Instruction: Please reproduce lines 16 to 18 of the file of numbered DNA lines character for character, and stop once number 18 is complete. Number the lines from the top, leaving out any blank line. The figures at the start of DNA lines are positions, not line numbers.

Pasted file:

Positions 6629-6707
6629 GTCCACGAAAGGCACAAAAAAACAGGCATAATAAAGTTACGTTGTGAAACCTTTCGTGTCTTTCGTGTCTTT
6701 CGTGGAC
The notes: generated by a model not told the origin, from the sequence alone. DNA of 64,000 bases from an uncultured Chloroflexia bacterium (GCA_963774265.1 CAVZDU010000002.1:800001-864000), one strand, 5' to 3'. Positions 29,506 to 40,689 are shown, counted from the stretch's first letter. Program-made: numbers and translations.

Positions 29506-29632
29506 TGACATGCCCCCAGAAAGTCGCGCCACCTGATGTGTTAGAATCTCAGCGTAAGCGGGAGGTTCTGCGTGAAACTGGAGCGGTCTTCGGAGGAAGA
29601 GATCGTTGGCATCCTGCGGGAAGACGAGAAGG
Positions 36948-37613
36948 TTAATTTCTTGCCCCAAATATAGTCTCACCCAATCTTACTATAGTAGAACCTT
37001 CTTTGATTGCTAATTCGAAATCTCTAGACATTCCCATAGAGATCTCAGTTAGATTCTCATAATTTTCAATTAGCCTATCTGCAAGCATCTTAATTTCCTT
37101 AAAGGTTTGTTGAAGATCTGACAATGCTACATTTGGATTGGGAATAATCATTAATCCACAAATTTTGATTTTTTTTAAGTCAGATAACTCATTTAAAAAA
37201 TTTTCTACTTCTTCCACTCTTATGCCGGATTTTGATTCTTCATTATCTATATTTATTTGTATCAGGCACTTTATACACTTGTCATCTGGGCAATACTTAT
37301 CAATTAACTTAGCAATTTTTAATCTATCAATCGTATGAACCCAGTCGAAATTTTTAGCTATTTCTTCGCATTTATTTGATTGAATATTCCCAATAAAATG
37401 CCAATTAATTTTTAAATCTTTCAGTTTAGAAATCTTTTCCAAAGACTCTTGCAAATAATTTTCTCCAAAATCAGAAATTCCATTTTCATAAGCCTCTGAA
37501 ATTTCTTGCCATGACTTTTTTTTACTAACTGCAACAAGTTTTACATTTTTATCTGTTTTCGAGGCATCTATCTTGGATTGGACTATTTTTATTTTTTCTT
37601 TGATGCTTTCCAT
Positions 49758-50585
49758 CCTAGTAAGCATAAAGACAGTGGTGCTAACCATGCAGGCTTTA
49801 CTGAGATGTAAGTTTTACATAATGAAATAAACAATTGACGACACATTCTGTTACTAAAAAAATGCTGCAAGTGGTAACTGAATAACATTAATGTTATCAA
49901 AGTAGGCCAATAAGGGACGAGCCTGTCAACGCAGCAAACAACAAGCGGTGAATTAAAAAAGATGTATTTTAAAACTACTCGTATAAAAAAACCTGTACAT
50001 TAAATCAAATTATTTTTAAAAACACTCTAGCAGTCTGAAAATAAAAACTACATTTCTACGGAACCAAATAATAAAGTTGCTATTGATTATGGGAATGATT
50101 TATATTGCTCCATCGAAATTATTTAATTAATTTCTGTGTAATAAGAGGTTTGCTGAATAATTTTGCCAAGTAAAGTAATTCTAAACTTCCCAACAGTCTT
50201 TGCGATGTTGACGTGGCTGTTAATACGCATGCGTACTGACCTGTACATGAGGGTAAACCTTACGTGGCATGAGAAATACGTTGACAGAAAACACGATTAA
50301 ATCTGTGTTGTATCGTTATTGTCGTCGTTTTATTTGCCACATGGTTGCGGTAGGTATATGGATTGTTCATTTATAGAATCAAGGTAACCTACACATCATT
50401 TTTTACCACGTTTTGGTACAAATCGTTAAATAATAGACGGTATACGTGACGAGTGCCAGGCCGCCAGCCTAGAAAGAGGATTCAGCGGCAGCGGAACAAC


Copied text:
37601 TGATGCTTTCCAT
Positions 49758-50585
49758 CCTAGTAAGCATAAAGACAGTGGTGCTAACCATGCAGGCTTTA